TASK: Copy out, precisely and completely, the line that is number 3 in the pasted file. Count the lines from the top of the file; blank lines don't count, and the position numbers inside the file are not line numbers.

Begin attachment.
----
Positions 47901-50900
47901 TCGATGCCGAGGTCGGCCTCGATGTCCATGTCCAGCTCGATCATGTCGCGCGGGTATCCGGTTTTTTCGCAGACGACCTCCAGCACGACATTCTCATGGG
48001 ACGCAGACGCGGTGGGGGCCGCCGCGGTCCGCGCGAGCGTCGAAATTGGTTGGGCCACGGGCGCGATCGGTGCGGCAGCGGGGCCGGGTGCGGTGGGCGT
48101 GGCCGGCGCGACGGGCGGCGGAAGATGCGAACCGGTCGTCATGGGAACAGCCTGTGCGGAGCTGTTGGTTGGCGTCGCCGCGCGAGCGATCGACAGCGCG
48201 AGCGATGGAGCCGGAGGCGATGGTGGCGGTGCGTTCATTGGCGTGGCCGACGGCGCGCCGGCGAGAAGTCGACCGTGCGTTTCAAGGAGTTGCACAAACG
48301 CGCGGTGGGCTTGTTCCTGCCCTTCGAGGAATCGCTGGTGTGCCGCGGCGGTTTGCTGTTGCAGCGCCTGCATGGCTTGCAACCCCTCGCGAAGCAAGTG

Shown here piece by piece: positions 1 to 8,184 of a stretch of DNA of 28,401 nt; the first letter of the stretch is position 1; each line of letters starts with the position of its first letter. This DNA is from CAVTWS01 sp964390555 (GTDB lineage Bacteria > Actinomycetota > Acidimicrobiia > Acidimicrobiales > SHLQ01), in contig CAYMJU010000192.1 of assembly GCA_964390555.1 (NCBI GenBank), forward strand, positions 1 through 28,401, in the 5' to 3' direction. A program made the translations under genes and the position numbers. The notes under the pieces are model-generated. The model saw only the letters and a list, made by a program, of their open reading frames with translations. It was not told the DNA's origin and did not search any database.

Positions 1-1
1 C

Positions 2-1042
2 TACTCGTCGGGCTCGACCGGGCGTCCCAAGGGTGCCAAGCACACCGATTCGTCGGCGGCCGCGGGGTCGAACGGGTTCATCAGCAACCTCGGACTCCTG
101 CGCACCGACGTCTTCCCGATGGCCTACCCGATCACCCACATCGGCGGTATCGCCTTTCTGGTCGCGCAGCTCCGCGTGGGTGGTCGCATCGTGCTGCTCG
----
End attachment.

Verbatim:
48001 ACGCAGACGCGGTGGGGGCCGCCGCGGTCCGCGCGAGCGTCGAAATTGGTTGGGCCACGGGCGCGATCGGTGCGGCAGCGGGGCCGGGTGCGGTGGGCGT